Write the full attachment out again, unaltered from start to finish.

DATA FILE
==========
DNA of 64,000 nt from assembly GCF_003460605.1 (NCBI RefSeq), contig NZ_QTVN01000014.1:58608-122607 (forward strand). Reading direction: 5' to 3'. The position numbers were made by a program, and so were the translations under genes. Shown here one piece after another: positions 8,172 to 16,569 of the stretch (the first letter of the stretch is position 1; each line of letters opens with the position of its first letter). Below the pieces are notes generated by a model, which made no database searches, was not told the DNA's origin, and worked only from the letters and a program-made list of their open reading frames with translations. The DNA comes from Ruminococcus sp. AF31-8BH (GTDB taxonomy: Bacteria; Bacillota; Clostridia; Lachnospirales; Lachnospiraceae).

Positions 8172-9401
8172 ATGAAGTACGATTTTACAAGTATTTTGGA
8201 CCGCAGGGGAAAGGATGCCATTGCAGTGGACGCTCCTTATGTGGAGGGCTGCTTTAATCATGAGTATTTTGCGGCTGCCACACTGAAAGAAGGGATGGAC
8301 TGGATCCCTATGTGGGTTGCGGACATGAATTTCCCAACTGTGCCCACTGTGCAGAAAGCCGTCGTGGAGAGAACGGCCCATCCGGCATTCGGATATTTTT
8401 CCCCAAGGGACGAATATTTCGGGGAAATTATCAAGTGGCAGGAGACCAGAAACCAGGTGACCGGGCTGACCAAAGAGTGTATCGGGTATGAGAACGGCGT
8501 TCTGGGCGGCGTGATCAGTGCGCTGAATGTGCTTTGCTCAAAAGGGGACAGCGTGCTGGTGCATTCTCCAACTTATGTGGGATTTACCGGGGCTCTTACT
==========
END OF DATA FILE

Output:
DNA of 64,000 nt from assembly GCF_003460605.1 (NCBI RefSeq), contig NZ_QTVN01000014.1:58608-122607 (forward strand). Reading direction: 5' to 3'. The position numbers were made by a program, and so were the translations under genes. Shown here one piece after another: positions 8,172 to 16,569 of the stretch (the first letter of the stretch is position 1; each line of letters opens with the position of its first letter). Below the pieces are notes generated by a model, which made no database searches, was not told the DNA's origin, and worked only from the letters and a program-made list of their open reading frames with translations. The DNA comes from Ruminococcus sp. AF31-8BH (GTDB taxonomy: Bacteria; Bacillota; Clostridia; Lachnospirales; Lachnospiraceae).

Positions 8172-9401
8172 ATGAAGTACGATTTTACAAGTATTTTGGA
8201 CCGCAGGGGAAAGGATGCCATTGCAGTGGACGCTCCTTATGTGGAGGGCTGCTTTAATCATGAGTATTTTGCGGCTGCCACACTGAAAGAAGGGATGGAC
8301 TGGATCCCTATGTGGGTTGCGGACATGAATTTCCCAACTGTGCCCACTGTGCAGAAAGCCGTCGTGGAGAGAACGGCCCATCCGGCATTCGGATATTTTT
8401 CCCCAAGGGACGAATATTTCGGGGAAATTATCAAGTGGCAGGAGACCAGAAACCAGGTGACCGGGCTGACCAAAGAGTGTATCGGGTATGAGAACGGCGT
8501 TCTGGGCGGCGTGATCAGTGCGCTGAATGTGCTTTGCTCAAAAGGGGACAGCGTGCTGGTGCATTCTCCAACTTATGTGGGATTTACCGGGGCTCTTACT